Technically, a developer doesn't need any special authorities.

One exception I've run into (while debugging from WDSC ??) was the need

You might set up a test developer profile and see what you can do.

Certainly you don't want to give them *ALLOBJ or *SPLCTL.


Charles Wilt
iSeries Systems Administrator / Developer
Mitsubishi Electric Automotive America
ph: 513-573-4343
fax: 513-398-1121

-----Original Message-----
From: midrange-l-bounces@xxxxxxxxxxxx 
[mailto:midrange-l-bounces@xxxxxxxxxxxx] On Behalf Of albartell
Sent: Monday, November 20, 2006 11:03 AM
To: 'Midrange Systems Technical Discussion'
Subject: Setting up user security on development machine

Hi all,
I have been doing a lot of reading at the following link:
I am looking for the best approach in applying security to a 
machine where I will have a small handful of trusted in-house 
working on it and then also the occasional consultant.
Known Requirement #1
At times there will be projects where an NDA is signed and 
work for that
project will be done in a particular library (possibly 
contain some of the
customers code that we are interfacing with).  Without going into the
details of a particular NDA I am dealing with, one of my 
requirements will
be to lock down this library so only the programmer that is 
working on it
has access to it.  This would then also include only allowing that
programmer to view their spool files (compile results).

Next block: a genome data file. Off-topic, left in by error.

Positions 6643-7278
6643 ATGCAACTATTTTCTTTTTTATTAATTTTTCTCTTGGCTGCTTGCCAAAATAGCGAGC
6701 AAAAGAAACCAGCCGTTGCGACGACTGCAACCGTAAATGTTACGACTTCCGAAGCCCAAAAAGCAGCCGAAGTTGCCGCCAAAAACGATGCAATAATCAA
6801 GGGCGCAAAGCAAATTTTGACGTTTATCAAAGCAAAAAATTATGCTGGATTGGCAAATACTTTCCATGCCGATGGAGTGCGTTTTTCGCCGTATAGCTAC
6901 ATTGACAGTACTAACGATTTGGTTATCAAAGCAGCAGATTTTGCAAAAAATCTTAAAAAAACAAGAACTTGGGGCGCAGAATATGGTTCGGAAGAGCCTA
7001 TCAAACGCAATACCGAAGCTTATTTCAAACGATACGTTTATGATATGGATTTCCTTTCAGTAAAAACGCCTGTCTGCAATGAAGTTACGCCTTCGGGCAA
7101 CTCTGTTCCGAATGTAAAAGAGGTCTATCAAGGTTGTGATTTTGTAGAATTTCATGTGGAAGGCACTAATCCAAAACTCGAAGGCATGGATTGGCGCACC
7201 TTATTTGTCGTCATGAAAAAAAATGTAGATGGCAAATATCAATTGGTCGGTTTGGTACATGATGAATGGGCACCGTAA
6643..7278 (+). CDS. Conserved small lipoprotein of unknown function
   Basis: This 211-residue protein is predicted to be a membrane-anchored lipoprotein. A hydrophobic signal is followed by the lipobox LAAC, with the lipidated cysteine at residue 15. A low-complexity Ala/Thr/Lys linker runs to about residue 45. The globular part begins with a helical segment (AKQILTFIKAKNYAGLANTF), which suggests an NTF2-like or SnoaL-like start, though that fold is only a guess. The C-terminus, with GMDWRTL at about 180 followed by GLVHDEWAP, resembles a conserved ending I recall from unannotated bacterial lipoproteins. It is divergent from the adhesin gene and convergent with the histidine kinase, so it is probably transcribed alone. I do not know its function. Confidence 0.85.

Known Requirement #2
For when I have occasional consultants on the machine I would 
only want them
to be able to operate in the library I gave them access to 
and not other
libraries or spool files.
Right now I am at security level 40 which from what I read 
seems to be the
right fit (level 50 looks to be over the top for my needs).  
My basic needs
are to allow one group of people access to most all libraries 
except a few,
and the opposite of that, allow access to a single library/splf's and
nothing else.  From what I understand I do not want to give 
authority because then people can just grant authority to 
themselves if they
don't have authority to something.  I don't want to hand out 
though that would be handy for programmers when they need to 
do stuff with
the HTTP *ADMIN server.  I am basically looking for a solid 
combination of
authorities that a typical programmer profile should have.
The aforementioned link gives a lot of good info, and I am 
learning a lot,
but I have yet to find a "best practices" or tutorial type approach to
implementing user profile security for OS/400 
objects/commands.  Are there
any that someone could suggest?
Aaron Bartell
This is the Midrange Systems Technical Discussion 
(MIDRANGE-L) mailing list
To post a message email: MIDRANGE-L@xxxxxxxxxxxx
To subscribe, unsubscribe, or change list options,
visit: http://lists.midrange.com/mailman/listinfo/midrange-l
or email: MIDRANGE-L-request@xxxxxxxxxxxx
Before posting, please take a moment to review the archives
at http://archive.midrange.com/midrange-l.

This thread ...


Return to Archive home page | Return to MIDRANGE.COM home page